Plátōn, "broad"; 428/427 or 424/423 BC – 348/347 BC) was a philosopher in Classical Greece. He was also a mathematician, student of Socrates, writer of philosophical dialogues, and founder of the Academy in Athens, the first institution of higher learning in the Western world. Along with his mentor, Socrates, and his most-famous student, Aristotle, Plato helped to lay the foundations of Western philosophy and science. Alfred North Whitehead once noted: "the safest general characterization of the European philosophical tradition is that it consists of a series of footnotes to Plato."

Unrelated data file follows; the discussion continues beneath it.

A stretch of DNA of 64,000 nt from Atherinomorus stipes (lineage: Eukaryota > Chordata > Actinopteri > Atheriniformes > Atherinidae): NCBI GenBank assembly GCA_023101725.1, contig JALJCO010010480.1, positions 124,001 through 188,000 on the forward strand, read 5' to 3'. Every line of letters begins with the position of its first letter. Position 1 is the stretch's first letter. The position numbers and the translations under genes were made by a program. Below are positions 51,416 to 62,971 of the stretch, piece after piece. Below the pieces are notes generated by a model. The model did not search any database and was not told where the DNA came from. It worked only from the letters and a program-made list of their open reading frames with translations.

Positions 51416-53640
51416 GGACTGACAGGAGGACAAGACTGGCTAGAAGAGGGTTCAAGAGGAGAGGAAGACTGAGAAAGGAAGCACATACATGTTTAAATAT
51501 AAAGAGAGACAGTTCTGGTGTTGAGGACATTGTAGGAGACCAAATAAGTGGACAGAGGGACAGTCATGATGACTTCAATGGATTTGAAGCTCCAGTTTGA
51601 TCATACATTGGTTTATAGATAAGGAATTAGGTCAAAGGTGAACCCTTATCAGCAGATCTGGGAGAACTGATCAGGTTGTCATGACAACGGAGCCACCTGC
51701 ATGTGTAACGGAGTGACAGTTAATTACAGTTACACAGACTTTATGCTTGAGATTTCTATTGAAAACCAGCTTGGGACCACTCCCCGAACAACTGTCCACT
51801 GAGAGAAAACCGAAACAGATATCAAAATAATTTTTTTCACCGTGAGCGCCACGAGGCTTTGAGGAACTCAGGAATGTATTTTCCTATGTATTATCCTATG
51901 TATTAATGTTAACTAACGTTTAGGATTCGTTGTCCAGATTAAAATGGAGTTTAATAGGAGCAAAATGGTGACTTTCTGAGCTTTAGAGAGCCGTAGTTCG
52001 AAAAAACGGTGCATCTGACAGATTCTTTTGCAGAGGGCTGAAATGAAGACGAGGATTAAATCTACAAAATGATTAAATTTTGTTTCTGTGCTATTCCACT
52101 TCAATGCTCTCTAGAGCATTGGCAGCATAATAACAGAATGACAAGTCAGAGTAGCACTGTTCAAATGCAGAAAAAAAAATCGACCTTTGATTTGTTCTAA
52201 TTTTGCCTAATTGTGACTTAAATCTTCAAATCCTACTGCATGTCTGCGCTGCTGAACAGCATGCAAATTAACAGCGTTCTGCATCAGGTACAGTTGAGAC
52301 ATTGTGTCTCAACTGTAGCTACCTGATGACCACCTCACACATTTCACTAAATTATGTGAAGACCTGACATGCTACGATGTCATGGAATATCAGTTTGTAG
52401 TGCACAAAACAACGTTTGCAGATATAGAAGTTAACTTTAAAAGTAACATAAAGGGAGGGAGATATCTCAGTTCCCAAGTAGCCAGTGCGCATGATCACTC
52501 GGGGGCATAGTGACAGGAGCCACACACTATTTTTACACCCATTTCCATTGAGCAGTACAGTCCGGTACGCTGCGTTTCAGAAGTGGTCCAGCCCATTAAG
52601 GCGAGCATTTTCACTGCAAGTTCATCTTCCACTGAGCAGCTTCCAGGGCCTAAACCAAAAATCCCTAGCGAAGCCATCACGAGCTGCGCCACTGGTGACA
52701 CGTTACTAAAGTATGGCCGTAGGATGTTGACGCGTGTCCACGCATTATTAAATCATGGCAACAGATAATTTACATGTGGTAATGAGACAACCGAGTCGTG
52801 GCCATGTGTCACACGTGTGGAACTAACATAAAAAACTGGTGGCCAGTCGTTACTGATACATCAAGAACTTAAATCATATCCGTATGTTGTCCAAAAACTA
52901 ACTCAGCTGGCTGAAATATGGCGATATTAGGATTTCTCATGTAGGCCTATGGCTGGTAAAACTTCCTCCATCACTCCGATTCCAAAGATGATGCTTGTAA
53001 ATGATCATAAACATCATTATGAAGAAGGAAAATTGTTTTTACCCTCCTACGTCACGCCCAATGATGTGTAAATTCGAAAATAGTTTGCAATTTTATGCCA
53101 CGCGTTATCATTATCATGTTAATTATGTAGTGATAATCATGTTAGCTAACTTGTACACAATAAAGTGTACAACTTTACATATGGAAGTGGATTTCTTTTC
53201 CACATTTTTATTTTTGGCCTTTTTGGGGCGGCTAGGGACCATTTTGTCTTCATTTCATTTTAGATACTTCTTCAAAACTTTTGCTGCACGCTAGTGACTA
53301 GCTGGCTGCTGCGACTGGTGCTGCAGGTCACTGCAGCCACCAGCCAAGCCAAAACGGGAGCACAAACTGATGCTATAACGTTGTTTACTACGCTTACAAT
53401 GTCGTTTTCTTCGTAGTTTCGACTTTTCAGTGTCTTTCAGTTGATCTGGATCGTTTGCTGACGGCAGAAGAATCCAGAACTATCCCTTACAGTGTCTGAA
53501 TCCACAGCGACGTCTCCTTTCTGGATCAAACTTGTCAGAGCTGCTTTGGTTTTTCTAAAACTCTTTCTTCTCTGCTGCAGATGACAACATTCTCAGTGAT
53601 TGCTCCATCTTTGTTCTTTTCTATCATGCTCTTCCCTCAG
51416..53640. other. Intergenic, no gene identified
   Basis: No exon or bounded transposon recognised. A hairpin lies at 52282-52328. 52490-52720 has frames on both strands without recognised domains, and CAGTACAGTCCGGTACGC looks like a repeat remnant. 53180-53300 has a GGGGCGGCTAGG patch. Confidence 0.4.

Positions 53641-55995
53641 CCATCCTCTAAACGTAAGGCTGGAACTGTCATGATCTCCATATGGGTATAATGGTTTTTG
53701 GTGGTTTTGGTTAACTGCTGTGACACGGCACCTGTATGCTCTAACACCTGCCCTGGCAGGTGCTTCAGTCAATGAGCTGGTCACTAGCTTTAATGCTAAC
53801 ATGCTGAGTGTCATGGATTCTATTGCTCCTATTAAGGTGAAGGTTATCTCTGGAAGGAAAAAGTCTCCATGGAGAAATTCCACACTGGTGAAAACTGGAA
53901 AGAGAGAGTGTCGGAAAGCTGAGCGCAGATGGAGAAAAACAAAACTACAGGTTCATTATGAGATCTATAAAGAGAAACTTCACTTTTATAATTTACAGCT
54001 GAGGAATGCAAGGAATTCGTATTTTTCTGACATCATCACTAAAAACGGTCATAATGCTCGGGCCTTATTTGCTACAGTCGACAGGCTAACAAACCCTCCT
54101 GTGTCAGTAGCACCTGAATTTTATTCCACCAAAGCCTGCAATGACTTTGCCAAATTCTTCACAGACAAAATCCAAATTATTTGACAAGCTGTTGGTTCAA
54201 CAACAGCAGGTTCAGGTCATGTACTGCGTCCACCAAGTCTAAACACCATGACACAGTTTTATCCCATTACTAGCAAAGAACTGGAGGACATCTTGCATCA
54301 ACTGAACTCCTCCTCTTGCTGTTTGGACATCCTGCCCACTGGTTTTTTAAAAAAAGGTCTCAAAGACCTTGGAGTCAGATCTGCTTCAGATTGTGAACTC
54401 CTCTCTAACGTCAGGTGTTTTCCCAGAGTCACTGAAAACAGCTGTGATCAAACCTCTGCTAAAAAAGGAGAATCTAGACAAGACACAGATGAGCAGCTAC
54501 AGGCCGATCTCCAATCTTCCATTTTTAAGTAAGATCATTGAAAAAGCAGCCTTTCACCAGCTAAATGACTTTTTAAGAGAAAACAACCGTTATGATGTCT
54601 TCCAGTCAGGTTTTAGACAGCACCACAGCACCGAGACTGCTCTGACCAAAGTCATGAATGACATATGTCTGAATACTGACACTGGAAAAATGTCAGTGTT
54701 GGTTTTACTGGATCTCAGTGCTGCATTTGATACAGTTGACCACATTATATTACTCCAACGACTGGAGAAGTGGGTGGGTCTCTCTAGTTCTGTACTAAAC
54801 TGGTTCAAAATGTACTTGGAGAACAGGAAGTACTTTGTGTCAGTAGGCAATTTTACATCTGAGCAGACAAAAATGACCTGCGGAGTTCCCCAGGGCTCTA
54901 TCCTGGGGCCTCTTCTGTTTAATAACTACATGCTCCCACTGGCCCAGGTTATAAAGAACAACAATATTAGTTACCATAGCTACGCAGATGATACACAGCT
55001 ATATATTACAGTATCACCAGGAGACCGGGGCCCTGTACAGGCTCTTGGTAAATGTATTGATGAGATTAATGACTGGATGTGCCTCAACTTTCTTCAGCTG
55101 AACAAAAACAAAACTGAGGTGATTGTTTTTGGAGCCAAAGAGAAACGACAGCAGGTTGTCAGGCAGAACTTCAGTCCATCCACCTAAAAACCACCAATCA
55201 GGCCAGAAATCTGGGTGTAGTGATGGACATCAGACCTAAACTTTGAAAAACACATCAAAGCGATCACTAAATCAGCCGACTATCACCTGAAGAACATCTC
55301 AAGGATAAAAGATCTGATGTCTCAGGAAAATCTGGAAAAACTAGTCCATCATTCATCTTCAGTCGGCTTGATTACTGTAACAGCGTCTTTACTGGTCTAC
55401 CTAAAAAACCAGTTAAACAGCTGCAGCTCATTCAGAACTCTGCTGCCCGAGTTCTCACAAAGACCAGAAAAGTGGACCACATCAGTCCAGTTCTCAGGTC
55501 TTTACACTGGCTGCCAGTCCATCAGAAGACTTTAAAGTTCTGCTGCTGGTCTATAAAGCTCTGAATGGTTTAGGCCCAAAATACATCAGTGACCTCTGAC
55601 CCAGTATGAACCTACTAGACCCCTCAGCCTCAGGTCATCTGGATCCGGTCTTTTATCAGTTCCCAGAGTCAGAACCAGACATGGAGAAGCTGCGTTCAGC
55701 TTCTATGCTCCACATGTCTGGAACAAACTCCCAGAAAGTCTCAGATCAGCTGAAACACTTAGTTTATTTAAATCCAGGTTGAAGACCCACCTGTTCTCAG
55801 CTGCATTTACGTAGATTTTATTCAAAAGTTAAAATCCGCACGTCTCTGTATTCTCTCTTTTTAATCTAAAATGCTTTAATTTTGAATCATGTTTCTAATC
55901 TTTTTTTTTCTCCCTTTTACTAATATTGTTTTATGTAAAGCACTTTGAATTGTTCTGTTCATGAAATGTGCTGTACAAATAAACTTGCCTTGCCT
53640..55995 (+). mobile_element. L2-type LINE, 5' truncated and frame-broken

Plato's sophistication as a writer is evident in his Socratic dialogues; thirty-six dialogues and thirteen letters have been ascribed to him, although 15–18 of them have been contested. Plato's writings have been published in several fashions; this has led to several conventions regarding the naming and referencing of Plato's texts. Plato's dialogues have been used to teach a range of subjects, including philosophy, logic, ethics, rhetoric, religion and mathematics. Plato is one of the most important founding figures in Western philosophy. His writings related to the Theory of Forms, or Platonic ideals, are basis for Platonism.